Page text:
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In an effort to reduce pollution from the electricity sector, governments are heavily subsidizing renewables. The subsidies, however, are not being used in isolation. Instead, they are often provided in regions where certain pollutants are regulated by cap-and-trade programs. I demonstrate that, when combined with a cap-and-trade program, renewable subsidies can cause an undesirable outcome – they can increase emissions of unregulated pollutants. Focusing on the region regulated by the Clean Air Interstate Rule, I show that, if the EPA sets a binding cap on NOX , expanding renewable capacity not only offsets zero tons of NOX , it will increase SO2 emissions.

Commercial and Industrial Demand Response Under Mandatory Time-of-Use Electricity Pricing

Published March 17, 2015 by David Rapson.
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This paper is the first to evaluate the impact of a large-scale field deployment of mandatory time-of-use (TOU) pricing on the energy use of commercial and industrial firms. The regulation imposes higher user prices during hours when electricity is generally more expensive to produce, and is the most common way for time-varying incentives to be transmitted to retail electricity customers. We exploit a natural experiment that arises from the rules governing the program to present evidence that TOU pricing induced negligible change in overall usage, peak usage or peak load. As such, economic efficiency was not increased by this regulation. Bill levels and volatility exhibit only minor shifts, suggesting that concerns from advocacy groups about increased expenditure and customer risk exposure have been overstated.

Policy Shocks and Market-Based Regulations: Evidence from the Renewable Fuel Standard

Published May 7, 2015 by Aaron Smith.
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The Renewable Fuel Standard (RFS2) is a US federal policy that mandates large increases in biofuel consumption and is implemented using a market for tradeable compliance credits. We develop a dynamic model of compliance with the RFS2 in which firms face uncertainty about future relative fuel prices and future enforcement of the mandate. Our model shows how changes in expected future enforcement can have dramatic effects on the price of compliance credits and thereby have large effects on the current cost of compliance. To illustrate, we estimate empirically the effect of three ‘policy shocks’ that reduced the expected 2014 mandates and introduced significant uncertainty regarding future compliance schedules. We estimate that one shock, the release of the 2013 Final Rule in which the Environmental Protection Agency suggested it would likely reduce the 2014 mandate, decreased the value of the subsidy (tax) provided by the RFS2 to the biofuel (fossil fuel) industry in 2013 by nearly $8 billion. Similar shocks followed with two subsequent events that released preliminary versions of the 2014 mandate reductions. We conclude that the goals of the RFS2 would be better served through active management of compliance credit markets.

Strategic Policy Choice in State-Level Regulation: The EPA’s Clean Power Plan

Published December 2, 2014 by James B. Bushnell.
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Flexibility in environmental regulations can lead to reduced costs if it allows additional abatement from lower cost sources or if policy tailoring and experimentation across states increases regulatory efficiency. The EPA’s 2014 Clean Power Plan, which implements greenhouse gas regulation of power plants under the Clean Air Act, allows substantial regulatory flexibility. The Clean Power Plan sets state-level 2030 goals for emissions rates (in lbs CO2 per MWh) with substantial variation in the goals across states. The Clean Power Plan allows states considerable flexibility in attaining these goals. In particular, states can choose whether to implement the rate-based goals or equivalent mass-based goals (i.e., emissions caps). Moreover, states can choose whether or not to join with other states in implementing their goals. Using a model of electricity generation across states, we analyze incentives to adopt inefficient rate-based standards versus efficient mass-based standards. We show that adoption of inefficient rate-based standards is a dominant strategy for states from both a consumer’s and a generator’s perspective. We calibrate the model for electricity markets in the Western United States and calculate significant inefficiencies from a failure to coordinate. In particular, state-by-state rate-based standards result in a substantial loss of welfare relative to business as usual. Even a harmonized West-wide rate-based standard dissipates a substantial proportion of the potential gains from regulation. Despite these large inefficiencies, the incentives for adoption of the inefficient policies are substantial particularly for generators.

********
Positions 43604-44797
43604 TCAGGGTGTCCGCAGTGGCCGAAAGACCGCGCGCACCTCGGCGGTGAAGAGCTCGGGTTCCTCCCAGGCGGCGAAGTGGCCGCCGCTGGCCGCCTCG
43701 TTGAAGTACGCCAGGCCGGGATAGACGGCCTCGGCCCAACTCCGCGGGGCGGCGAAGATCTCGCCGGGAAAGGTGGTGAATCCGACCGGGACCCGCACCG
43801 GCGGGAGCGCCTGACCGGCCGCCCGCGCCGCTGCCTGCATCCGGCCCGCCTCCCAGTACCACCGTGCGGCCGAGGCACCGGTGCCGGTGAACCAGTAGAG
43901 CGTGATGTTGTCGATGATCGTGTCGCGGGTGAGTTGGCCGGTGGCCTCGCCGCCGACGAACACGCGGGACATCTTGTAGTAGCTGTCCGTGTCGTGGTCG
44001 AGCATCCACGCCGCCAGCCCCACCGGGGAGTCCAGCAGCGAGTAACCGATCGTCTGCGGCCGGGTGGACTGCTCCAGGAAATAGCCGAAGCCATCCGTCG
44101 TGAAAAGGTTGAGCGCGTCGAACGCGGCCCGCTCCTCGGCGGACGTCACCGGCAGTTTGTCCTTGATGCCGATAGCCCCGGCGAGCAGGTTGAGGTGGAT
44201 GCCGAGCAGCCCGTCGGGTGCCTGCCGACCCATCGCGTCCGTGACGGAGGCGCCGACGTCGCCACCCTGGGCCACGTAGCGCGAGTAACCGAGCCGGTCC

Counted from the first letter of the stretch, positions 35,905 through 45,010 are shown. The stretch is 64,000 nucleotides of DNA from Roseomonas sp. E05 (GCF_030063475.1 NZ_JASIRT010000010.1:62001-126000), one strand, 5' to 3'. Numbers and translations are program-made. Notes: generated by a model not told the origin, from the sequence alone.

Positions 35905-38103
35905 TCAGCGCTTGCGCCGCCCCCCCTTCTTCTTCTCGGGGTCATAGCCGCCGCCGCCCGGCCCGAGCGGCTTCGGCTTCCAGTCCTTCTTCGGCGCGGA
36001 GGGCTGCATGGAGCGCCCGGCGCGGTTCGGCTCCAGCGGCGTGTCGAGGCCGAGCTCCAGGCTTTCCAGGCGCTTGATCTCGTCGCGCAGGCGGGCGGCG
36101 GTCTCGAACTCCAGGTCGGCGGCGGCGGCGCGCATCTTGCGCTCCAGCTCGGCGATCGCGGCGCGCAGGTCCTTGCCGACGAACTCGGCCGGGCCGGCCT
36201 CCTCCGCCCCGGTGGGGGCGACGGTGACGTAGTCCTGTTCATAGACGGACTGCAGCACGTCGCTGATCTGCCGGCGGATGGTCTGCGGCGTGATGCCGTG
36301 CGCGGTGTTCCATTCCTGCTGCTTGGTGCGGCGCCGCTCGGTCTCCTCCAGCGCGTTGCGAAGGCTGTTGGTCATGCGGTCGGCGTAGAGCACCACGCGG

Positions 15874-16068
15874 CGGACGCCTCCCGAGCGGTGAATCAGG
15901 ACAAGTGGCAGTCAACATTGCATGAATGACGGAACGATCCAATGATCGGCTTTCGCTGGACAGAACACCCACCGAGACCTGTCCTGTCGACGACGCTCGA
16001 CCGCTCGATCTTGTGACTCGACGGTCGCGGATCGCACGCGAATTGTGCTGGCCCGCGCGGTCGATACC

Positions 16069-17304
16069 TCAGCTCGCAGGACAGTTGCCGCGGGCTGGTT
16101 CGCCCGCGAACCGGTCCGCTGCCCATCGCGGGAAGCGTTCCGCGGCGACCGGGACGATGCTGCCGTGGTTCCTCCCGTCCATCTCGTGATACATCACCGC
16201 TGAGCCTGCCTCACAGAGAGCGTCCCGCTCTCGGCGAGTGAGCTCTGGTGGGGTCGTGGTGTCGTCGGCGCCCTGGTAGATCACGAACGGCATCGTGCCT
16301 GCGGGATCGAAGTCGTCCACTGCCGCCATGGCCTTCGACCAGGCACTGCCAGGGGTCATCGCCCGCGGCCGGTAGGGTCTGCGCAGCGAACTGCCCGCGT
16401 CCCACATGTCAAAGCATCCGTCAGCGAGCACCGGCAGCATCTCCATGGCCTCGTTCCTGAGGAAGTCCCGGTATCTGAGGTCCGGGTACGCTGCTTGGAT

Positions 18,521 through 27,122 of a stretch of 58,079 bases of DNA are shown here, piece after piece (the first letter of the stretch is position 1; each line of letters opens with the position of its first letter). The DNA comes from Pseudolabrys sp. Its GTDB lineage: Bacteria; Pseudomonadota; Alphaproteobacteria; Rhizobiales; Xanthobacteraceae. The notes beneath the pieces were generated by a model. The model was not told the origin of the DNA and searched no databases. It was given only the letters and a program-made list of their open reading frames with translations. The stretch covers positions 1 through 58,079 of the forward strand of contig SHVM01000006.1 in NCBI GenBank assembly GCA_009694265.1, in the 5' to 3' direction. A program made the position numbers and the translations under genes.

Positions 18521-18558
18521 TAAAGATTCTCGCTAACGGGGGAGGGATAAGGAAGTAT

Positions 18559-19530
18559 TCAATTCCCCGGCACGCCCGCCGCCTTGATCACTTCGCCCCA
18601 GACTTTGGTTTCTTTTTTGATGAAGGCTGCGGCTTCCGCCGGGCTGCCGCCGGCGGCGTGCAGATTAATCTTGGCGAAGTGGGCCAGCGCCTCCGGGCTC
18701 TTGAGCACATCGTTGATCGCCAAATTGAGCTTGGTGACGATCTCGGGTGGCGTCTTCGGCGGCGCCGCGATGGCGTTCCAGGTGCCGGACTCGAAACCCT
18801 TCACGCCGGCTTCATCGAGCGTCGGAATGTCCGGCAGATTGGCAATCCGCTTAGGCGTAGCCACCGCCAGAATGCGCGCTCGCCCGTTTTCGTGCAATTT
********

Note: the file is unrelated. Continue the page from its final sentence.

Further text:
The U.S. Electricity Industry after 20 Years of Restructuring

Published September 1, 2014 by James Bushnell.
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Prior to the 1990s, most electricity customers in the U.S. were served by regulated, vertically-integrated, monopoly utilities that handled electricity generation, transmission, local distribution and billing/collections. Regulators set retail electricity prices to allow the utility to recover its prudently incurred costs, a process known as cost-of-service regulation. During the 1990s, this model was disrupted in many states by “electricity restructuring,” a term used to describe legal changes that allowed both non-utility generators to sell electricity to utilities – displacing the utility generation function and/or “retail service providers” to buy electricity from generators and sell to end-use customers – displacing the utility procurement and billing functions. We review the original economic arguments for electricity restructuring, the potential winners and losers from these changes, and what has actually happened in the subsequent years. We argue that the greatest political motivation for restructuring was rent shifting, not efficiency improvements, and that this explanation is supported by observed waxing and waning of political enthusiasm for electricity reform. While electricity restructuring has brought significant efficiency improvements in generation, it has generally been viewed as a disappointment because the price-reduction promises made by some advocates were based on politically-unsustainable rent transfers. In reality, the electricity rate changes since restructuring have been driven more by exogenous factors – such as generation technology advances and natural gas price fluctuations – than by the effects of restructuring. We argue that a similar dynamic underpins the current political momentum behind distributed generation (primarily rooftop solar PV) which remains costly from a societal viewpoint, but privately economic due to the rent transfers it enables.